The hardest thing about veganism

No, it’s not giving up cheese. Or bacon. Or half-and-half. (Truth be told, I barely miss the first two. Half-and-half: that’s another story.)

It’s not forgoing eggs. (But I can tell you right now, if I could add one thing back into my diet, it would be eggs.)

To understand what is hardest for me about veganism, you’ll need a sense of my typical day.

During the week, I head to work early in the morning. I return home in the evening, just in time to eat dinner, nurse the baby, and put the big kids to bed. I am lucky: I come home to a home-cooked meal, prepared by my husband or our au pair. This is also by necessity. If it weren’t this way, I wouldn’t get to eat until 8pm at the earliest, which might seem quite reasonable to many of you, but when I’m trying to get to bed by 9:30 (with lights’ out by 10), an 8pm dinner is just too late.¹

Since going vegan, unfortunately, I no longer have dinner waiting for me when I get home. Instead, I have walked in to find grilled flank steak, roasted chicken over green beans, cheeseburgers, or sausage and greens soup. These are all foods that I would have devoured just weeks ago, and they are happily consumed by the other members of my household (minus the baby). Unable to eat these foods, I scramble to throw together a dinner. Some nights this is easy, if I have the raw materials ready to go, or if I have leftovers from something I cooked on the weekend. Other nights, vegan dinner prep might take a half hour or more, time that I don’t have to give.

The low point of my vegan week arrived when I came home to the smell of freshly baked bread. I felt like Winnie the Pooh, eager beyond measure for his honey pot.² Alas, Graham had followed a recipe that used milk. To be ravenous, and to follow my nose to a loaf of homemade bread (still warm), and not to be able to eat any because of a diet of my own choosing? Torture.³

In the short term, I will have to be more diligent about buying and prepping over the weekend, so that weeknight dinners come together easily. Over the long term, this feels like a pretty big strike against veganism. Graham won’t be going vegan any time soon ever, and as long as my schedule remains this busy during the week, I’m not sure I’ll have the energy to be the lone vegan. It’s a bummer, really. I haven’t made any decisions about how I’ll eat after January, but I do know that I feel great, I’m eating far more vegetables and legumes than I normally do, and I’m actually enjoying what I eat. Stay tuned…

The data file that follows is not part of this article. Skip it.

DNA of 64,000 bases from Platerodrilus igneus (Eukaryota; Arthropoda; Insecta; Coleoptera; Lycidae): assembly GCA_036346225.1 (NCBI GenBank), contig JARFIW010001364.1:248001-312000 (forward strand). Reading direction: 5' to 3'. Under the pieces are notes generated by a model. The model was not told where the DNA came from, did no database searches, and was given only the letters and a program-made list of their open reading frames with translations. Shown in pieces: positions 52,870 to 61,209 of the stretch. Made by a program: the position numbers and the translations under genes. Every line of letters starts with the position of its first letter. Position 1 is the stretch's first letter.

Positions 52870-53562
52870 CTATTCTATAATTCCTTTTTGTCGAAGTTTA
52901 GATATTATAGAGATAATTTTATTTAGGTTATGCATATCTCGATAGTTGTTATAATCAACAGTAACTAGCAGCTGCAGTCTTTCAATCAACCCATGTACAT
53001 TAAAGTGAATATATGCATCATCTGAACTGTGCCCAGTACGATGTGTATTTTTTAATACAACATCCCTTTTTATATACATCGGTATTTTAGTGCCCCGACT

Here’s what I cooked this week:

Curried Spinach and Tofu from Mark Bittman. This is vegan saag paneer, and I was skeptical before making it (given how much I love saag paneer). YUM- surprisingly delicious. I ate this four times over the course of the week and never tired of it. Grade: A

Creamy Thai Carrot Soup by Minimalist Baker. My kids liked this and had fun guessing the secret ingredient (peanut butter). I thought it was fine, but I think I’d take regular (PB-free) carrot soup over this one, nine times out of ten. Grade: B+

Mushroom Nut Burgers by Mark Bittman. Bittman rarely leads me astray, but this one doesn’t do justice to mushrooms, or to veggie burgers more generally. The flavor was decent, but the texture was off (too wet). I’m on the hunt for a better veggie burger recipe. Suggestions? Please leave them in the comments! Grade: B-

Grain-Free Chocolate Chip Cookies. These were a big hit when I brought them to work. I think they are slightly oily but the flavor is delicious. See recipe below. Grade: A

Grain-Free Chocolate Chip Cookies
adapted from “The Microbiome Solution” by Robynne Chutkan

Ingredients:
2 c. almond flour
1/2 teaspoon baking soda
1/2 teaspoon sea salt
1/4 c. organic raw honey
1 teaspoon molasses
1 1/2 teaspoons pure vanilla extract
1/2 cup coconut oil
3/4 cup semisweet chocolate chips

Directions:
Preheat the oven to 350F. Line a baking sheet with a Silpat or parchment paper. Add the almond flour, baking soda, and salt to the bowl of a food processor and mix well. Add the honey, molasses, vanilla, and coconut oil o the mixture. Process until it becomes a dough. Transfer to a bowl, add the chocolate, and mix. Drop the dough by rounded tablespoons onto the baking sheet at least 2 inches apart. Bake for 7 to 9 minutes, until the tops of the cookies are set and the edges begin to brown. Allow to cool on the pan for 10 minutes before transferring to a wire rack to cool completely.

* * * * *

¹Yes, I am incredibly unhip. I used to make fun of my parents for having this exact same schedule, and now I can’t function any other way. But since I know I’ll be up with the baby at least once, if not two or three times, each night, if I don’t at least aim for a 10pm-6am sleep schedule, I’m sunk.

²This allusion further confirms my first footnote.

³In a #firstworldproblems kind of way.

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One thought on “The hardest thing about veganism”

  1. I’m loving the blog and reading about your experience going vegan (and the recipes!). Would Graham be open to a part-time vegan approach, alternating vegan and non-vegan meals? We have meals with meat about twice a week (usually on the weekend) and the other dinners are mostly vegan (with optional cheese, cheese is our half and half). I think Steve has been good with it and has actually enjoyed most of the meals. Of course, I make the dinners so that helps make it happen. Just an idea to help continue the vegan living – I personally don’t think it has to be an all or nothing approach.

    Like

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